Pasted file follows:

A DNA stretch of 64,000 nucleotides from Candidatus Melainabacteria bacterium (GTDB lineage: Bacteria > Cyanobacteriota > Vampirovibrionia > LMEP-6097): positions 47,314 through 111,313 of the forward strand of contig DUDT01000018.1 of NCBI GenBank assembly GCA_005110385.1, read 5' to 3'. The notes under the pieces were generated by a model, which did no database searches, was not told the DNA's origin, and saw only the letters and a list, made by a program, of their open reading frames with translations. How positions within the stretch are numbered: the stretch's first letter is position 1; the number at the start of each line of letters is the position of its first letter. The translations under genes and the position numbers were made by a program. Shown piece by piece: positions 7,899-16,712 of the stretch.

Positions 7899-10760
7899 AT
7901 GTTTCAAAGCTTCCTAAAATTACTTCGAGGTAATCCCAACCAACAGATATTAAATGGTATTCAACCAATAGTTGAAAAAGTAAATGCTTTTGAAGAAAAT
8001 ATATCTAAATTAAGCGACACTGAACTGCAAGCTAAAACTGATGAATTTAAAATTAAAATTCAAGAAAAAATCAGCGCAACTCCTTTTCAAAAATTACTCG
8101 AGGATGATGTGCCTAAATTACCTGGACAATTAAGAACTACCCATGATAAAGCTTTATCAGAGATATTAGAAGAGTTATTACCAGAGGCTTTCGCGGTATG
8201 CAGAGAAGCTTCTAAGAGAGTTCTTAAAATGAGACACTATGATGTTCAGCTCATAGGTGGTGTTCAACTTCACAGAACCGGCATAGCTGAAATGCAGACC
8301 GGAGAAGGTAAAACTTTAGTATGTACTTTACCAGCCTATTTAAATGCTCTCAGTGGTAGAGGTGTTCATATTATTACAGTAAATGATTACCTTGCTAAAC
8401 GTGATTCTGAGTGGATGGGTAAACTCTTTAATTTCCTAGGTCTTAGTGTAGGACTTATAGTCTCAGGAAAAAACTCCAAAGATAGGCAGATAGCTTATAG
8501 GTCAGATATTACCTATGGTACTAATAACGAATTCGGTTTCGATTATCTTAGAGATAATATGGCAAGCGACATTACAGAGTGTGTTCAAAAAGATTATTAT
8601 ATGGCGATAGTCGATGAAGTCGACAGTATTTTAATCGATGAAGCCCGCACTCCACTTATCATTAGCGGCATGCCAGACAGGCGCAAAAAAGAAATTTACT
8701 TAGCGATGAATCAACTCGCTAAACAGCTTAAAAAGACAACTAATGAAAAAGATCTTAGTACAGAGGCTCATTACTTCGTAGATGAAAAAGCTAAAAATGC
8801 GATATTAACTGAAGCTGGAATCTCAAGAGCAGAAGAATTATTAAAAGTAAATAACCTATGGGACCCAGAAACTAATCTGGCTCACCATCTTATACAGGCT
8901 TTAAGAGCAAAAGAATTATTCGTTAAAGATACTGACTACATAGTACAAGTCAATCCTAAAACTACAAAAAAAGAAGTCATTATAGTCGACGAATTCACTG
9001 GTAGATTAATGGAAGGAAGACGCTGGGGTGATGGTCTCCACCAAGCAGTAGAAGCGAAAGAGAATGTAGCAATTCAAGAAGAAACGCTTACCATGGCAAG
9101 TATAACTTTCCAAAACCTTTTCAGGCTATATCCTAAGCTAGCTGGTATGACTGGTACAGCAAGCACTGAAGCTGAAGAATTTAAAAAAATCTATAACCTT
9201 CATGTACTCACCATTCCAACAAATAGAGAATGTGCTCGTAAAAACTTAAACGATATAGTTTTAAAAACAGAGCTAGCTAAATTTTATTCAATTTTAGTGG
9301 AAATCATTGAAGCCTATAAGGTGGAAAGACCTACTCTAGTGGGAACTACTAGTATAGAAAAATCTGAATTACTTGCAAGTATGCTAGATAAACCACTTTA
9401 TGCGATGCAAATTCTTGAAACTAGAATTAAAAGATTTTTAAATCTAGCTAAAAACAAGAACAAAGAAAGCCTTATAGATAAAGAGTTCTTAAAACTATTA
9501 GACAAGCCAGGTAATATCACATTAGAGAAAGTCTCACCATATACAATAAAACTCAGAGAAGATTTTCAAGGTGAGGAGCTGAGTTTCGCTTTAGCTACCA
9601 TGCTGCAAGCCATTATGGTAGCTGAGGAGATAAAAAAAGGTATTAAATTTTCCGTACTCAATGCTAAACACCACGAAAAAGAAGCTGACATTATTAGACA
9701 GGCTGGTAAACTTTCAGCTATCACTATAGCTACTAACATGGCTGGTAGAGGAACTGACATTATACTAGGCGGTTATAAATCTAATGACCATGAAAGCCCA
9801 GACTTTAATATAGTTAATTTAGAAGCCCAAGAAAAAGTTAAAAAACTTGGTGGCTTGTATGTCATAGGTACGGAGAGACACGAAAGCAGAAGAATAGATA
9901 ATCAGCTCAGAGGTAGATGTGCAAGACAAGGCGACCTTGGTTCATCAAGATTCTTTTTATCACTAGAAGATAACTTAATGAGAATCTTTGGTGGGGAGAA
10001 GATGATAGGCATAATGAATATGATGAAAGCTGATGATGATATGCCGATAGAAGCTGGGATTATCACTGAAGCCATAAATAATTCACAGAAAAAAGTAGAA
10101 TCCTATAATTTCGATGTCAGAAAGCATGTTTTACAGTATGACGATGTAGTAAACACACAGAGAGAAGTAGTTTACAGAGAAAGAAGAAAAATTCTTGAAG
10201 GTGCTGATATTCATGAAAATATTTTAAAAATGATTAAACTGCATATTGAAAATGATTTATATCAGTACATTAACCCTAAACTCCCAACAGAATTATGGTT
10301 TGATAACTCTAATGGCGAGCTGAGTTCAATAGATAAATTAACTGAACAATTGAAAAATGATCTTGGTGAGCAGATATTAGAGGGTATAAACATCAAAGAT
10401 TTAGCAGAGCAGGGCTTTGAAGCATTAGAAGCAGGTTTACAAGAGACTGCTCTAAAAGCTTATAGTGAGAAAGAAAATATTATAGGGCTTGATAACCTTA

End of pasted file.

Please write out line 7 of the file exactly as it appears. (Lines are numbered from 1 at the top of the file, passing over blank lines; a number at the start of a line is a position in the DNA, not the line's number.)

8201 CAGAGAAGCTTCTAAGAGAGTTCTTAAAATGAGACACTATGATGTTCAGCTCATAGGTGGTGTTCAACTTCACAGAACCGGCATAGCTGAAATGCAGACC